From: Chandler/Flagstaff, AZ
Dec 25, 2011
Anyone have a condition report on the road going into the homestead? Is it any worse than it was a year ago?
By 1Eric Rhicard
Dec 25, 2011
It is worse Erock, but put it in low and try not to get the tires spinning and you will be fine. You will apparently have more trouble getting traction at the base of climbs with all the poop laying around.
By erik hamilton
Dec 27, 2011
was out over xmas week. i have been climbing here at the stead for over 12 years and the road is in the best shape i have ever see it in have fun. PEACE E
By Eric Foster
From: Chandler/Flagstaff, AZ
Dec 28, 2011
Well I guess I will find out soon what the road has to offer this time. Thanks!
By Beefy hadfield
Jan 2, 2012
What an AMAZING area! Thank to all of the area developers for their hard work! The trails show a huge amount of dedication...the stairs to each wall were enough to impress me, let alone the fantastic routes. MANY thanks!!
By Peter Winter
Jan 4, 2012
If the road is in the best shape ever, does that still mean 4x4 is necessary?
By erik hamilton
Jan 4, 2012
Still need four wheel drive.
By David Stephens
From: Superior AZ
Jan 5, 2012
God bless The Homestead now that it's in Climbing
By Unassigned User
Jan 12, 2012
Climbing magazine is so very lame, just a little more lame than Mountain Project. Look out fragile desert, here comes Boulder.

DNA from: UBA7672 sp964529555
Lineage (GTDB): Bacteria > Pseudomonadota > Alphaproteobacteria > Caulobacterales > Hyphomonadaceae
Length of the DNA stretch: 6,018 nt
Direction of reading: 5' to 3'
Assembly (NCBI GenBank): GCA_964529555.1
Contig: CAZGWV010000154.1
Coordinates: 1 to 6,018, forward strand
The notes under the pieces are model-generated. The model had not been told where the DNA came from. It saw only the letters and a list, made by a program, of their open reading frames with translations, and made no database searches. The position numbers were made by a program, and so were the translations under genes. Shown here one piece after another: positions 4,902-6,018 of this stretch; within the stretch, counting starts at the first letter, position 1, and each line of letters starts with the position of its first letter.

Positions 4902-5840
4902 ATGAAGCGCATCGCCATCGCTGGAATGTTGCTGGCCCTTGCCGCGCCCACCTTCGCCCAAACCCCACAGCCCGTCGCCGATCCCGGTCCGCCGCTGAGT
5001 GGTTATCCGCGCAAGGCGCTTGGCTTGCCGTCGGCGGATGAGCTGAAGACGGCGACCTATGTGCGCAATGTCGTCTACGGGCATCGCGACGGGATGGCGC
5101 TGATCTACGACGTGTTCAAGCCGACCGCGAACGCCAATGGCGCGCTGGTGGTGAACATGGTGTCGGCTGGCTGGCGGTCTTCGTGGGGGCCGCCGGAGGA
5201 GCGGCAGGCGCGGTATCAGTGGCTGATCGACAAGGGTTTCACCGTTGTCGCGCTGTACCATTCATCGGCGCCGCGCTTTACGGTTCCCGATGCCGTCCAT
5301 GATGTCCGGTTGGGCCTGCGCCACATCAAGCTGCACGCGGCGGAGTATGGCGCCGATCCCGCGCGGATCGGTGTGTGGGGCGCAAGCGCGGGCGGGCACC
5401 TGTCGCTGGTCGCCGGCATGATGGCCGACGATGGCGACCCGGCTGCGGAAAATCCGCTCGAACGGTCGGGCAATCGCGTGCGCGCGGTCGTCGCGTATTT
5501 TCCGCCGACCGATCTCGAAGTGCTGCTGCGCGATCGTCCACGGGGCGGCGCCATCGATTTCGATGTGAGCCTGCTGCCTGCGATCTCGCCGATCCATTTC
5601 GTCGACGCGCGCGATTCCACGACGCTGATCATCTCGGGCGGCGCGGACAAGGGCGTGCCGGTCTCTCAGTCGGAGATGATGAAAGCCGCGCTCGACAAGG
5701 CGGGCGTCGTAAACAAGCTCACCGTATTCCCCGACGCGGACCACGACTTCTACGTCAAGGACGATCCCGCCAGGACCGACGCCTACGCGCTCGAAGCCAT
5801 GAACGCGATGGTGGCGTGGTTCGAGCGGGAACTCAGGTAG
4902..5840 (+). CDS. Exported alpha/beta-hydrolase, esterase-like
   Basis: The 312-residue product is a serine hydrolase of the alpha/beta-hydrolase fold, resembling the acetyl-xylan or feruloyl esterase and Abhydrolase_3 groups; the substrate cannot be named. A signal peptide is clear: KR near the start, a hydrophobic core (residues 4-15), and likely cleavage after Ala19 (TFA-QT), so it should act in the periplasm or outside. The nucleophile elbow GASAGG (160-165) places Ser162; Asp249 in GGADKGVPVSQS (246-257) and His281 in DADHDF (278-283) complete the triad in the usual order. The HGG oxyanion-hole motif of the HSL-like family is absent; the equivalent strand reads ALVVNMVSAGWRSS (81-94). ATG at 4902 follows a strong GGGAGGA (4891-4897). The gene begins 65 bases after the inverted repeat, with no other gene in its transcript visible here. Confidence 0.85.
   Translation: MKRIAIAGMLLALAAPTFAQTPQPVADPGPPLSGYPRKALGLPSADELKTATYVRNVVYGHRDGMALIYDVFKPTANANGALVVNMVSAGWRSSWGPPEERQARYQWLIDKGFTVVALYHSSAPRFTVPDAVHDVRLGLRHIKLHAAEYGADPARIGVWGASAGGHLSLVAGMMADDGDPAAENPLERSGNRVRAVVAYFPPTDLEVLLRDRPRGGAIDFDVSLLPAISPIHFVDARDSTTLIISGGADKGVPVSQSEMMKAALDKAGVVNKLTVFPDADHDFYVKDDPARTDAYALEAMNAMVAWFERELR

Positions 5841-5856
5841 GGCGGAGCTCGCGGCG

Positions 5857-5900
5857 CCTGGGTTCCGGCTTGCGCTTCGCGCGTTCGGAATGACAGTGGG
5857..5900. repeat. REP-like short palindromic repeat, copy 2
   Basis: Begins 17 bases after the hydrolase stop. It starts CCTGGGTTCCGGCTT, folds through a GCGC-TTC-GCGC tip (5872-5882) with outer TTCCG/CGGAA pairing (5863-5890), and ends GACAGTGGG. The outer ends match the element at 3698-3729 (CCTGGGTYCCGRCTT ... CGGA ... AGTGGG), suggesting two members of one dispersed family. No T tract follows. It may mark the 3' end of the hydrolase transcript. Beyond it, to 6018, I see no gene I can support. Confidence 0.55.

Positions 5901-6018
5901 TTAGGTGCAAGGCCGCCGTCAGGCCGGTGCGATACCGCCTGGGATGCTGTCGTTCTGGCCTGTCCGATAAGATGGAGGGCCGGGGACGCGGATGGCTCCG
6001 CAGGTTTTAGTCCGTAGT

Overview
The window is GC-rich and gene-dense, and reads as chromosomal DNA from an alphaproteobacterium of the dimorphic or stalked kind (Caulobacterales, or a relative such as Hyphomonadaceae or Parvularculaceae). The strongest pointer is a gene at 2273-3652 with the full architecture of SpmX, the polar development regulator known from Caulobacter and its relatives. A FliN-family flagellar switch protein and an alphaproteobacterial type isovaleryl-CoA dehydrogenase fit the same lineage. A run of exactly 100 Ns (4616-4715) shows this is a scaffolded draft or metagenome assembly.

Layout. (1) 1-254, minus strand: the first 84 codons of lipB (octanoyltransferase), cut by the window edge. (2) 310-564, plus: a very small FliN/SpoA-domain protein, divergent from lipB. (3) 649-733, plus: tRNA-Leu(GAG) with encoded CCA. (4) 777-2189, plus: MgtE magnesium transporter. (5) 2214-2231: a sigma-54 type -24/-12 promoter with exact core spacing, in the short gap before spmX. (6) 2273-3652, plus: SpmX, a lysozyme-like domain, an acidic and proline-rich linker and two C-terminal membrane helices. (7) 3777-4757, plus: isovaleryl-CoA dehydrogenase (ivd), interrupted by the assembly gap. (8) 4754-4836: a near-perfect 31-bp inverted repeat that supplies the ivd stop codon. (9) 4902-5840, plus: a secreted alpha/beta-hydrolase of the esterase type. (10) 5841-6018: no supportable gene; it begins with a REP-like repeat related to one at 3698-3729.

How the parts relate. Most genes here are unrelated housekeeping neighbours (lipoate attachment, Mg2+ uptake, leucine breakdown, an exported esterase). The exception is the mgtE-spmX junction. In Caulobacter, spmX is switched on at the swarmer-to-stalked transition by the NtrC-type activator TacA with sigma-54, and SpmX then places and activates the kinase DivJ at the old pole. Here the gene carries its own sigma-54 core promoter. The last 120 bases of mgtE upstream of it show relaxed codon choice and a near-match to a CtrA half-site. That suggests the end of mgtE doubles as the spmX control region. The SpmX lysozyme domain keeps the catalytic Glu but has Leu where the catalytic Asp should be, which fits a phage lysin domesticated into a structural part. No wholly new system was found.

By jeffrey c gibson
From: pheonix az
Feb 1, 2012
Its worth the hike in :)
By the schmuck
From: Albuquerque, NM
Feb 6, 2012
We'll be heading to Homestead sometime this month. I do not have a 4 wheel drive, but do have high clearance. I understand that there is about a 100 foot stretch that is impassable without 4WD. Does anyone know if it is possible to park and camp before this stretch? Also, how much of a hike would it be from the 4WD section? Thanks
By Red
From: Tacoma, Toyota
Feb 8, 2012
Hey their Schmuck, looks like you joined MP just for these questions. Welcome.
The rough part of the road is about a half mile from the highway, so the walk from there is still a ways. You can find a place to camp before the rough spot, but do know that this part of the road is State Trust land. If you do have the high clearance, good tires, and a good off-road driver; you could make it through the rough section. But I'm about the only person that dives up there in 2WD these days. You'll have to make that call when you get there and see it.
Enjoy your visit.
By 1Eric Rhicard
Feb 8, 2012
Red has two wheel drive with a locking rear differential which is almost the same as 4X.
By Red
From: Tacoma, Toyota
Feb 10, 2012
No real noticeable difference with the lockers off. But I do tend to use them since I have them.
By 1Eric Rhicard
Apr 10, 2012
The rattlers are out in force and one dog has cost their owners $1200 bucks for his curiosity. Pay attention and keep your dog close.
By 1Eric Rhicard
Apr 1, 2013
This was one of the older thin steel SMC hangers being used for the anchor and it fractured along the bottom of the bolt hole. The rust showed that it had been this way for a while. about an eighth of an inch of un-rusted metal could be seen one the two fracture planes. This could have been very bad had the other one failed.